The United Nations says urgent action is needed to tackle an environmental crisis in Iraq worsened by war damage and increased pollution.
Oil well smoke contributed to air pollution and soil contamination
A report by the UN's Environment Programme (Unep) said the water and sewerage systems needed immediate repair and that pollution "hotspots" had to be tackled.
It said rubbish and medical waste had to be removed to reduce the risk of epidemics.
The study, released on Thursday, also suggested scientists carry out a prompt risk assessment of sites struck by depleted-uranium (DU) munitions.
Decades of abuse
Pekka Haavisto, chairman of the study, said: "Many environmental problems in Iraq are so alarming that an immediate assessment and a cleanup plan are needed urgently."
The report said that the 2003 Iraqi conflict had added to environmental stress from the 1991 Gulf War, the 1980s Iran-Iraq war and the mismanagement and abuses of the regime of Saddam Hussein.
It said this year's war had caused:
The report said DU munitions had probably "caused environmental contamination of as-yet unknown levels or consequences".
- Accumulated damage to water and sanitation systems, leading to higher levels of pollution and health risks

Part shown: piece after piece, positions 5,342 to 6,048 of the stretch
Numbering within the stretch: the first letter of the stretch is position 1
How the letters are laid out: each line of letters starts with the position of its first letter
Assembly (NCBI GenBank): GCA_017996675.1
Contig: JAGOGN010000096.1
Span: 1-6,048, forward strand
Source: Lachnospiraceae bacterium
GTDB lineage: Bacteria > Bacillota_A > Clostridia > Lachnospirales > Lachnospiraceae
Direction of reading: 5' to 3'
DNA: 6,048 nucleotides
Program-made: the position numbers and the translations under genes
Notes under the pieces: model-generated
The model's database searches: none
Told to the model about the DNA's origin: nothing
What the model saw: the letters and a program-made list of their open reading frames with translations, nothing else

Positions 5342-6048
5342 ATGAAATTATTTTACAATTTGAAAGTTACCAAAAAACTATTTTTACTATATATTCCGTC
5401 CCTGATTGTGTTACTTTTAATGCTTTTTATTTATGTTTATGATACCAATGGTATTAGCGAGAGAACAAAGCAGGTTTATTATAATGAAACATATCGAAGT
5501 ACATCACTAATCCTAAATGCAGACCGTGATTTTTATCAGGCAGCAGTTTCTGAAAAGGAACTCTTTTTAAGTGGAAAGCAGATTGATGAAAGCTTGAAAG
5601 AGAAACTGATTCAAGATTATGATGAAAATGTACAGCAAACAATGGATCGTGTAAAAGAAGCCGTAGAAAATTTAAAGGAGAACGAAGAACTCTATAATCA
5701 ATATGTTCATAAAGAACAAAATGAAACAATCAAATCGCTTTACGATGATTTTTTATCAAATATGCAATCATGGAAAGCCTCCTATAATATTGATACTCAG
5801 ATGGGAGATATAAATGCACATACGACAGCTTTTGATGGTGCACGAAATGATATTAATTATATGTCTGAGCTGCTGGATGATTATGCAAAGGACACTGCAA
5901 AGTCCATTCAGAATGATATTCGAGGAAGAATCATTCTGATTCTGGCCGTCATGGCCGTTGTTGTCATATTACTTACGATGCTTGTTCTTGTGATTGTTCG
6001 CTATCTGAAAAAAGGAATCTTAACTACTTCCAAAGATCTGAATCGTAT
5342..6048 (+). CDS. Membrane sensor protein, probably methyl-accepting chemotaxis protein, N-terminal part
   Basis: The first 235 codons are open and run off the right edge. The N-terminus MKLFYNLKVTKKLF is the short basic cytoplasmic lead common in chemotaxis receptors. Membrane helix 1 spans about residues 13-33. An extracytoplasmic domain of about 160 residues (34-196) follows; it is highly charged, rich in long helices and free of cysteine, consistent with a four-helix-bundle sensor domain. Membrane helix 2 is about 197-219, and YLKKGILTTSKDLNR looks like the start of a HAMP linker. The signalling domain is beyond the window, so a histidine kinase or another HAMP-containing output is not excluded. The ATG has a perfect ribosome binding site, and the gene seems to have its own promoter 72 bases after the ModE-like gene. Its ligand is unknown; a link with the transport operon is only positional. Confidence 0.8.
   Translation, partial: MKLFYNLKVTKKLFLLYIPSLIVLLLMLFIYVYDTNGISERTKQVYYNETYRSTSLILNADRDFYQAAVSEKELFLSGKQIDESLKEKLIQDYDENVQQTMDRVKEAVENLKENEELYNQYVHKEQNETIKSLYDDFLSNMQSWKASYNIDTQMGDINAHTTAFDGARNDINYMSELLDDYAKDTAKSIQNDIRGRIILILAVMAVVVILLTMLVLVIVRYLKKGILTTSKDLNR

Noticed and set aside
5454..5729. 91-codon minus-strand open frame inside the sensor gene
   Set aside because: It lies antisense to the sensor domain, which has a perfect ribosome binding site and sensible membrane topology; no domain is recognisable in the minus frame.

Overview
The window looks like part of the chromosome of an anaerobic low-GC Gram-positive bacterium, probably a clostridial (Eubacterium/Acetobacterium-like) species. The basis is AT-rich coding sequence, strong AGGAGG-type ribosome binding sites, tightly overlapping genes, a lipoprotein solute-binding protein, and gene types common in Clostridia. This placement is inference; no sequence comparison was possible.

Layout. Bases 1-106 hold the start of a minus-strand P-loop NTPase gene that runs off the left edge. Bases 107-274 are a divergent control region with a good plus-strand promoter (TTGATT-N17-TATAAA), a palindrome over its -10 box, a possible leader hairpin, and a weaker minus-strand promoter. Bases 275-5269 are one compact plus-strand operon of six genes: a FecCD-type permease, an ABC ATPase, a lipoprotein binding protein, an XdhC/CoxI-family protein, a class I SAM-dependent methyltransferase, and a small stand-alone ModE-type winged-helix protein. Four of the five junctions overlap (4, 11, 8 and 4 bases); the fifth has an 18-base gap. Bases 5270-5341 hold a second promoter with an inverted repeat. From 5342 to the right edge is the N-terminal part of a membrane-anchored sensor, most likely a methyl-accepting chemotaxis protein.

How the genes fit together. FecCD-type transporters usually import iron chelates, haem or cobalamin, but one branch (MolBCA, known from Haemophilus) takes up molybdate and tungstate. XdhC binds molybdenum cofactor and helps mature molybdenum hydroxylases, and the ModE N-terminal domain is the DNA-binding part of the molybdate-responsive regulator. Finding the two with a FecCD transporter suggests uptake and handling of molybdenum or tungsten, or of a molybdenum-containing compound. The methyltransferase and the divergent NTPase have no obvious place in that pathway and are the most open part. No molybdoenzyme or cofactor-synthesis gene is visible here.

- Continuous electricity cuts, often stopping the pumps that remove sewage and circulate water
- Power failures affecting pumps that remove saline water from land in southern Iraq, flooding fields and contaminating them with salt
- Smoke from oil well fires and burning oil trenches that added to air pollution and soil contamination
- A degrading of the ecosystem because of heavy bombing and the movement of large numbers of vehicles and troops
The Iraqi public should be given advice on how to avoid potential exposure to DU, it said.
The British Government has said it will help to clean up DU in Iraq, but the US has said it has no plans to remove the debris.
The UN report is a "desk study" that provides an overview of the environmental situation in Iraq but is not based on on-site knowledge.